Data Privacy Regulations

Terms of Use

This summary of regulations is provided for information purposes only.
No action based on this summary alone should be undertaken.
Each individual or entity must obtain appropriate guidance for its specific circumstances.


Did You Know?

  • Vendors must report breaches to Data Owners and cooperate with them
  • Data owners are responsible for reporting and notifications
  • Notifications must contain specified information
  • Possible notification to applicable agencies or to the state attorney general’s office
  • Possible notification to the consumer reporting agencies
  • Other state laws, federal laws, industry regulations, and/or out-of-country laws may apply 

Who Me?


New Hampshire breach and notification laws may apply if you are a person or business that: 

  • Conducts business in NH and owns or licenses computerized data that includes PII;
  • Is engaged in trade or commerce that is subject to RSA §358-A:3;
  • Maintains computerized data that includes PII that you do not own.

There are usually exemptions.

What is PII?


PII relevant to a breach in New Hampshire includes an individual’s name with one or more of the following:

  • Social security number;
  • Driver license or state identification card number;
  • Financial account or credit/debit card numbers; with any required security codes, etc. that permits access to their financial account.



A few applicable statutes include, but are not limited to:

Title XXXI - Trade And Commerce

Chapter 359-C - Right To Privacy

  Notice of Security Breach:  § 359-C:19 to 359-C:21


A few applicable statutes include, but are not limited to:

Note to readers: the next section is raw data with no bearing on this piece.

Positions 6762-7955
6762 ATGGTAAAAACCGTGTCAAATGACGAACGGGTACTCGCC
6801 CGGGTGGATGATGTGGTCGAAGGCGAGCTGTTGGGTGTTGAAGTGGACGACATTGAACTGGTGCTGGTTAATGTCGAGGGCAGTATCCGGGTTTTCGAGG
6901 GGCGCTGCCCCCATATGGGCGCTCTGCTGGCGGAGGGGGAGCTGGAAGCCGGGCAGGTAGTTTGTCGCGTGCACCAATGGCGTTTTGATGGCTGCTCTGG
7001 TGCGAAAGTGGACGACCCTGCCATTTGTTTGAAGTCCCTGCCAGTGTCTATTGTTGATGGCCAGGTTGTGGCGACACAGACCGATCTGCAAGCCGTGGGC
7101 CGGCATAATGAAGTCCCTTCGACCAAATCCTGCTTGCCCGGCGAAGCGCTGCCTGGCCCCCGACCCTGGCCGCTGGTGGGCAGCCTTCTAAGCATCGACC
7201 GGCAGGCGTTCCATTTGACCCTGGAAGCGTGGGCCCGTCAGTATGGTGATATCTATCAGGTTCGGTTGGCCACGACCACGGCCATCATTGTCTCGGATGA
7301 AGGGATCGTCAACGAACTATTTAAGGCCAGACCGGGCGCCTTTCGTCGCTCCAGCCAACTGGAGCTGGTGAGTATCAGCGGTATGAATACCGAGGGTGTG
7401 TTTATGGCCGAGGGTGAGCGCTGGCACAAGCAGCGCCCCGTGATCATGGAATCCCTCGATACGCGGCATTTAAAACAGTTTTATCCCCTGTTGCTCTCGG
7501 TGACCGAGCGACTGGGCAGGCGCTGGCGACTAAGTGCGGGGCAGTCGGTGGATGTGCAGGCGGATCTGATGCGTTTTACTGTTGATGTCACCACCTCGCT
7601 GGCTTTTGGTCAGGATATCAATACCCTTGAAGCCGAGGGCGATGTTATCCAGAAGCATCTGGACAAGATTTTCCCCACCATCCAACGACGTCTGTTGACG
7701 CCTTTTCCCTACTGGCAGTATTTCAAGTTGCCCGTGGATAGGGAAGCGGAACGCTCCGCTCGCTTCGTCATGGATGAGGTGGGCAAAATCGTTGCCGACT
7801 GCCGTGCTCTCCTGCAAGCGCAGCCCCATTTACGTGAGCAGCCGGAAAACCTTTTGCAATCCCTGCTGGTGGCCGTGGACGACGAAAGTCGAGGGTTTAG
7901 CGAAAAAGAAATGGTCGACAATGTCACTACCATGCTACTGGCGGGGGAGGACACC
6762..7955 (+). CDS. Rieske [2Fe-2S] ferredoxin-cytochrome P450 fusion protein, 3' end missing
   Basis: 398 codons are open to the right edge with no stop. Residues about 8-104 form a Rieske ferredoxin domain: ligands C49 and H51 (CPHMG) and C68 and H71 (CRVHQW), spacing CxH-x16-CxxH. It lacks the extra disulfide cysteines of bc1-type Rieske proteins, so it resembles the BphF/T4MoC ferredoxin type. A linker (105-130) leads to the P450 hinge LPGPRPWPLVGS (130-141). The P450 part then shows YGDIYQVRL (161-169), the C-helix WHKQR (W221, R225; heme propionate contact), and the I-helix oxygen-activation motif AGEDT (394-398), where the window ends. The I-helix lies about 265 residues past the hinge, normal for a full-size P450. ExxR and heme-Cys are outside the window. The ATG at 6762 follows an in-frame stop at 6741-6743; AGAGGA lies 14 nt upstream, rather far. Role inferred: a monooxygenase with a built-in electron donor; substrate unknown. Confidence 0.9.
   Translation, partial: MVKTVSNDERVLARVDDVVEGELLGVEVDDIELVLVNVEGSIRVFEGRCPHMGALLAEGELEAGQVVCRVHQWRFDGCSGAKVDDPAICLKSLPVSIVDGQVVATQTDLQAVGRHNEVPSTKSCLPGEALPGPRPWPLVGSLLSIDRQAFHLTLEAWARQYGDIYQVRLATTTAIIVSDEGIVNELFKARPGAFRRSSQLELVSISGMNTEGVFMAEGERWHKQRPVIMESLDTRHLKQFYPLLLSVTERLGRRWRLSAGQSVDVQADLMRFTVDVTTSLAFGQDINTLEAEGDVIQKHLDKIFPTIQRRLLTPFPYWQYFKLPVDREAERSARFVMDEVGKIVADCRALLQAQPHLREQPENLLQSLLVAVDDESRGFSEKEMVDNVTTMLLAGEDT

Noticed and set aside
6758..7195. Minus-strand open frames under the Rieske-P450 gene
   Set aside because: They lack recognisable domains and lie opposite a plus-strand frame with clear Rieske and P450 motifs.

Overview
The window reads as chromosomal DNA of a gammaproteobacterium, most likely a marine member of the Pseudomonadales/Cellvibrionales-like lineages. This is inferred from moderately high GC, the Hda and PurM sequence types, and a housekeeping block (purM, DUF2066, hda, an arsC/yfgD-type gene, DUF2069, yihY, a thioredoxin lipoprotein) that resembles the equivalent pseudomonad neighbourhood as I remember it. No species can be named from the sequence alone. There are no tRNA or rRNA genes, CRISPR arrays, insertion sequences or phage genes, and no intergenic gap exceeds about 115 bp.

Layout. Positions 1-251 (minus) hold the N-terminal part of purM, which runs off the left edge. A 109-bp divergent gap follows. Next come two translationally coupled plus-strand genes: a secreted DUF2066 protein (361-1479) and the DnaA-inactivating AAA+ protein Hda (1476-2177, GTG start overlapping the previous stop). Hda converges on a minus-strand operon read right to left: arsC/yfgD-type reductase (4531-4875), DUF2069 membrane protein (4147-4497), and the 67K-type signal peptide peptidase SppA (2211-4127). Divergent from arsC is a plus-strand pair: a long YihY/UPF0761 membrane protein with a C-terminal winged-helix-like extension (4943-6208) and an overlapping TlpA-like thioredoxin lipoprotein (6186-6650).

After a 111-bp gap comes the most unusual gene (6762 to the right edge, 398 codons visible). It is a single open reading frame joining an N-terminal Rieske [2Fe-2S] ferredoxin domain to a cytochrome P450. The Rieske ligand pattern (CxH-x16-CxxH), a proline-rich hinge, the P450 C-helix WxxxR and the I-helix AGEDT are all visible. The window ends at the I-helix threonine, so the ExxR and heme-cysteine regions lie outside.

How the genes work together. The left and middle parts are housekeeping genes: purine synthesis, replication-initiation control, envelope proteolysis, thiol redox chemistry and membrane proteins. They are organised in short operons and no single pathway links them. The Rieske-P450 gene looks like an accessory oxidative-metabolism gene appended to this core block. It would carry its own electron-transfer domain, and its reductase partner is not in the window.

Multiple state agencies have specific instructions regarding the destruction of records, including:

  • Administration of Motor Vehicles

Chapter 260, § 260:19

  • Unemployment Compensation

Chapter 282-A, § 282-A:120

  • Secured Transactions

Chapter 382-A, Article 9, Part 5, Subpart 2, § 382-A:9-522



New Hampshire allows for an injured person to bring an action for damages and equitable relief, including an injunction, as the court deems proper. Recovery must be in the amount of actual damages. If the act was a willful or knowing violation of the statute, the court may award either 2 or 3 times the amount, no less/no more. The state attorney general enforces the statute.



When considering reporting requirements, it would include, but not limited to:

  • The combination of personal information breached
  • If the data was computerized
  • If the data was encrypted or redacted
  • If it was acquired by an unauthorized person
  • Whether misuse of the information may occur


Depending on impact and type of breach there may be specific entities to report to and specific time limits to report a breach. The notifications must be made in the most expedient time and manner possible and without unreasonable delay, unless law enforcement advises the person it will interfere with an investigation for a specified period, otherwise must be made in the most expedient manner possible and without unreasonable delay, but within 45 days. Notification may be required to the consumer reporting agencies.


Requires detailed information and potential provision of services

Disclosure may be made by written notice, telephone or electronically (with stipulations).

A substitute notice, with specific requirements, may be sent if the person demonstrates that the cost of providing the notice would exceed $5,000, or the persons to be notified exceeds 1,000, or they do not have sufficient contact information or consent.

Contact the Privacy Experts at CSR